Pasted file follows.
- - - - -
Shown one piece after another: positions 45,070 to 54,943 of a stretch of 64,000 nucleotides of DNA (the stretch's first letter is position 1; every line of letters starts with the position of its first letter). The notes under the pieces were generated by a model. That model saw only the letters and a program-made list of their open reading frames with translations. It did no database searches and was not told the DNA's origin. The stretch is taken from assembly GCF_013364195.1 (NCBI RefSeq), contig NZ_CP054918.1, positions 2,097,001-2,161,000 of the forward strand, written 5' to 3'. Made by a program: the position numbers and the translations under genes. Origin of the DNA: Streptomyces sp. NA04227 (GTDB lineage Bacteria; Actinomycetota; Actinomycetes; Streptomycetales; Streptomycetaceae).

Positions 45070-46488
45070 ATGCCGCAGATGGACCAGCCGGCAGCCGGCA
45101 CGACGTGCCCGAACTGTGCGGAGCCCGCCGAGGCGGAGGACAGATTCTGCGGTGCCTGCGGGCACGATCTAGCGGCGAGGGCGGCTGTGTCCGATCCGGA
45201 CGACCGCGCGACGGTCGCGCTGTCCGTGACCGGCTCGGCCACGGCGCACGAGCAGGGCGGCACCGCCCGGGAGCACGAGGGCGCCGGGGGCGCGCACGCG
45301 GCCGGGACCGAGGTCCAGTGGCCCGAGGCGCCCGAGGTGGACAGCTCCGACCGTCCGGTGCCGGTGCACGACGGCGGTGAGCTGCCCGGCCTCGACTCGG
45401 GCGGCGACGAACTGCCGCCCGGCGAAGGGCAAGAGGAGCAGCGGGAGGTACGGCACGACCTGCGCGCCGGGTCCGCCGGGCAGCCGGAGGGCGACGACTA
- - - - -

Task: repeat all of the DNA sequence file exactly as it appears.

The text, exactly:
Shown one piece after another: positions 45,070 to 54,943 of a stretch of 64,000 nucleotides of DNA (the stretch's first letter is position 1; every line of letters starts with the position of its first letter). The notes under the pieces were generated by a model. That model saw only the letters and a program-made list of their open reading frames with translations. It did no database searches and was not told the DNA's origin. The stretch is taken from assembly GCF_013364195.1 (NCBI RefSeq), contig NZ_CP054918.1, positions 2,097,001-2,161,000 of the forward strand, written 5' to 3'. Made by a program: the position numbers and the translations under genes. Origin of the DNA: Streptomyces sp. NA04227 (GTDB lineage Bacteria; Actinomycetota; Actinomycetes; Streptomycetales; Streptomycetaceae).

Positions 45070-46488
45070 ATGCCGCAGATGGACCAGCCGGCAGCCGGCA
45101 CGACGTGCCCGAACTGTGCGGAGCCCGCCGAGGCGGAGGACAGATTCTGCGGTGCCTGCGGGCACGATCTAGCGGCGAGGGCGGCTGTGTCCGATCCGGA
45201 CGACCGCGCGACGGTCGCGCTGTCCGTGACCGGCTCGGCCACGGCGCACGAGCAGGGCGGCACCGCCCGGGAGCACGAGGGCGCCGGGGGCGCGCACGCG
45301 GCCGGGACCGAGGTCCAGTGGCCCGAGGCGCCCGAGGTGGACAGCTCCGACCGTCCGGTGCCGGTGCACGACGGCGGTGAGCTGCCCGGCCTCGACTCGG
45401 GCGGCGACGAACTGCCGCCCGGCGAAGGGCAAGAGGAGCAGCGGGAGGTACGGCACGACCTGCGCGCCGGGTCCGCCGGGCAGCCGGAGGGCGACGACTA